Telco kickback investigation

A Telstra call centre based in the Philippines is under investigation over claims a worker offered to kill big bills for a small kickback fee.

March 21, 2012, 6:18 pm James Thomas Today Tonight

The scam was discovered when one customer rang to complain about his $557 bill and was told that for just $60 it could be wiped away – gone without a trace.

Sam McNeill’s smile is a wry one. He still can’t believe his Telstra bill enquiry turned into a case of international bribery.

“After I had a chuckle about it, I thought ‘wow, this is quite serious. This woman has access to my credit card account, and all my personal details, so I started realising this was quite serious,” McNeill said.

The Telstra operator’s name was Daniella. After speaking to McNeill from a call centre about his $557 dollar bill, she contacted him privately via email with an extraordinary proposition.

”Sam you really sound pleasant to me… LOLs
Do you want me to rectify this bill straight away?
Can do some reverse of charge and just put your account on $99 dollars so you won’t have problem when you go inter-state work

If i can received a special presents…cheers!”

“I thought she was flirting with me to be honest,” McNeill said.

The flirtation was financial though. Daniella wanted cash.

You can wire me $60. I’ll take care of your account no dramas at all. It’s up to you … This conversation never happened.

But the conversation did happen, and the fear is it could be repeated by any of Telstra’s call centre operators.

Call centres stealing personal data


The communication Union’s Shane Murphy has long fought against Australian jobs going offshore. He believes McNeill’s bribery case is an inherent risk in outsourcing sensitive information to foreign companies.

“Access to information on customers’ credit cards, customers’ home addresses, cable details, phone records. These are now stored offshore, and this is exactly the reasons why we called on Telstra not to offshore its jobs. Again we call on Telstra to reverse its decision and put jobs back in the country,” Murphy said.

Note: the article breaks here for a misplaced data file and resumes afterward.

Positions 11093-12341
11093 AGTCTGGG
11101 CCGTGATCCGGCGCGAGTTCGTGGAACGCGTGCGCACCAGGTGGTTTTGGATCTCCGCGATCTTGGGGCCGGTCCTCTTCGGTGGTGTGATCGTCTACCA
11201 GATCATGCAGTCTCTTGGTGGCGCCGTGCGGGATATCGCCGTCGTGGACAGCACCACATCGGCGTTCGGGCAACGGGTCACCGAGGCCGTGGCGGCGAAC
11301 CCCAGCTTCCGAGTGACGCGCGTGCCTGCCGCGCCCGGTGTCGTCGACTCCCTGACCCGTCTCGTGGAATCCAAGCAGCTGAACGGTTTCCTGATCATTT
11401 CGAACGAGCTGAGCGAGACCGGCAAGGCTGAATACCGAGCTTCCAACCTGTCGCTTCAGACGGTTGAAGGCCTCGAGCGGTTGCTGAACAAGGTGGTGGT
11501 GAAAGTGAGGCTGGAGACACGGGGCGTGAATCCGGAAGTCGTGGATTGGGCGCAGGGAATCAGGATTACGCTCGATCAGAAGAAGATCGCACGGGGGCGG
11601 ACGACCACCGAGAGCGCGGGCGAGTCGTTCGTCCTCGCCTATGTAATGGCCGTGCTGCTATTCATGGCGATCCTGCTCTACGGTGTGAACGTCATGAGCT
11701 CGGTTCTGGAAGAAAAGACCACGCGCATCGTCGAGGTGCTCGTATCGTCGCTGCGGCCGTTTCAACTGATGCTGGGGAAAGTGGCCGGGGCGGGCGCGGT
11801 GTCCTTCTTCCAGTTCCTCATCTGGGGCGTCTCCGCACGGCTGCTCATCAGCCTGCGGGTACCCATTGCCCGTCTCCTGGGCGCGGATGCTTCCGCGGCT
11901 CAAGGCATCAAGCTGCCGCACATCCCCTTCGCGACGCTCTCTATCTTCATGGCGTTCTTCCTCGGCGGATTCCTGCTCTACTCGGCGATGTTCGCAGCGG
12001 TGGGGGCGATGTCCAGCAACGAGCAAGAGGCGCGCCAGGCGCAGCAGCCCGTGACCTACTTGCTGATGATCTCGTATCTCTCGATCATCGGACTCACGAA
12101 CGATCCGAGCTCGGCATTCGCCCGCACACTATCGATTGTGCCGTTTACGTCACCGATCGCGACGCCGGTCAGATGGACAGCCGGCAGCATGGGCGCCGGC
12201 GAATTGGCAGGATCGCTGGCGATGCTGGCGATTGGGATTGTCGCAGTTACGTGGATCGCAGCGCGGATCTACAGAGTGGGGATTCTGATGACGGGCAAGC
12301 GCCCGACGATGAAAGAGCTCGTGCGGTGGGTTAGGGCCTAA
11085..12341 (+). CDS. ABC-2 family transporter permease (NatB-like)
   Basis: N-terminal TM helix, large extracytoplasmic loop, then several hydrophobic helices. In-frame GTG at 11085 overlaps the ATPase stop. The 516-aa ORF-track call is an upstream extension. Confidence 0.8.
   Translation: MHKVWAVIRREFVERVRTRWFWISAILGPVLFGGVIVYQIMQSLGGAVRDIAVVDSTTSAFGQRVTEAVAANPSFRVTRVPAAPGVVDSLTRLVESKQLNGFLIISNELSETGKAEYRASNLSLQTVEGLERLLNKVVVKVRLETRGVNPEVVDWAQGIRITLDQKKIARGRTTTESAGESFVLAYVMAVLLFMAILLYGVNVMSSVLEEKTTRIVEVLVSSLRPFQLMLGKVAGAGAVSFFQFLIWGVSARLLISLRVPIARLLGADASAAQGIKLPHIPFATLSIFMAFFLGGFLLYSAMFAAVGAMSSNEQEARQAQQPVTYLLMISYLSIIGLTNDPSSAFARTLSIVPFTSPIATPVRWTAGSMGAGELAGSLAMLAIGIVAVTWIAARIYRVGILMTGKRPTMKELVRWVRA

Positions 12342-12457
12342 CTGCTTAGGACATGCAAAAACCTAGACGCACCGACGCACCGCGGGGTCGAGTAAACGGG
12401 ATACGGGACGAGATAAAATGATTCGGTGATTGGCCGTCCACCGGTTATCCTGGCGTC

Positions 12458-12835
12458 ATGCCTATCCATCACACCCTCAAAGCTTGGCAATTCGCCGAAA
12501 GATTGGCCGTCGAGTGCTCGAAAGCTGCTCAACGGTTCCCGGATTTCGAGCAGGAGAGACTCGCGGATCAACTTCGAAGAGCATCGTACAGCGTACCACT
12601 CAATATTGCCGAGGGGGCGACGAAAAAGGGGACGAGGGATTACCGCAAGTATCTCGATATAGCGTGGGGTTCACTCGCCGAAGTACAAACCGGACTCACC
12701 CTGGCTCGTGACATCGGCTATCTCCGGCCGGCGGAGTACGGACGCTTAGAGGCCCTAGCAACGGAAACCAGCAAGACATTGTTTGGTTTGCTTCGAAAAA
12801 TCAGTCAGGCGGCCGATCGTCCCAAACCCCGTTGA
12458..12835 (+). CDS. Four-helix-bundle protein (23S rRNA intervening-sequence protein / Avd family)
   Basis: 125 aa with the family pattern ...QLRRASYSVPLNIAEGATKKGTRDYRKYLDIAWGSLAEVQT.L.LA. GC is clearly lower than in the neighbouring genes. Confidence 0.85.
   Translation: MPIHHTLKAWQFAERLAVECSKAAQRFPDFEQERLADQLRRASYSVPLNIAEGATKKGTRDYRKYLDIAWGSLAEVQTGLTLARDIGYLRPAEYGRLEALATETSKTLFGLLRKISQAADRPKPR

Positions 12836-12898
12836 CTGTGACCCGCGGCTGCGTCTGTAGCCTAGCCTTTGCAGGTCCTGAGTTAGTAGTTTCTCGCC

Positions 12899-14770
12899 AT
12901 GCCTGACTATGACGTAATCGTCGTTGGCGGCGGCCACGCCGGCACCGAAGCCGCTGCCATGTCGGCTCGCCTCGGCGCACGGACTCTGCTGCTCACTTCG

Telstra’s executive director of customer service, Peter Jamieson says this incident is a one off.

“This is an isolated case of a particular individual who has made a bad choice. That particular individual is paying for that bad choice. They have been removed from phones, and we’ll take appropriate action to ensure that this doesn’t happen again,” Jamieson said.

“Clearly it’s not an acceptable situation. We don’t condone it in any way, we’re very disappointed, and we’ve taken immediate action to address it.”

“I don’t think she is the problem. It is more the values of the company, and the way they are going about business,” McNeill said.

He feels sorry for Daniella, who sent him photos in her emails. He believes culture, conditions, and a lack of governance overseas all contribute to the risks of using overseas call centres.

“It is one thing to want to make more money as a company, and I can understand and appreciate that. But when that is meaning you are sacrificing customer service and employing people who are willing to extort customers, then they have a big issue and it is something they really need to reevaluate I guess.”

By going offshore, companies can save up to 50 per cent on call centre costs. That’s why the industry has grown to become a US$24 billion industry.

Telstra are intent on staying the course in sending Australian call centre jobs overseas.

New South Wales Deputy Premier Andrew Stoner has long campaigned against the likes of Telstra going offshore with their operations. He says the attempted bribe of McNeill proves his point.

“These sorts of incidents do immeasurable damage to a company’s brand and good will with customers,” Stoner said.


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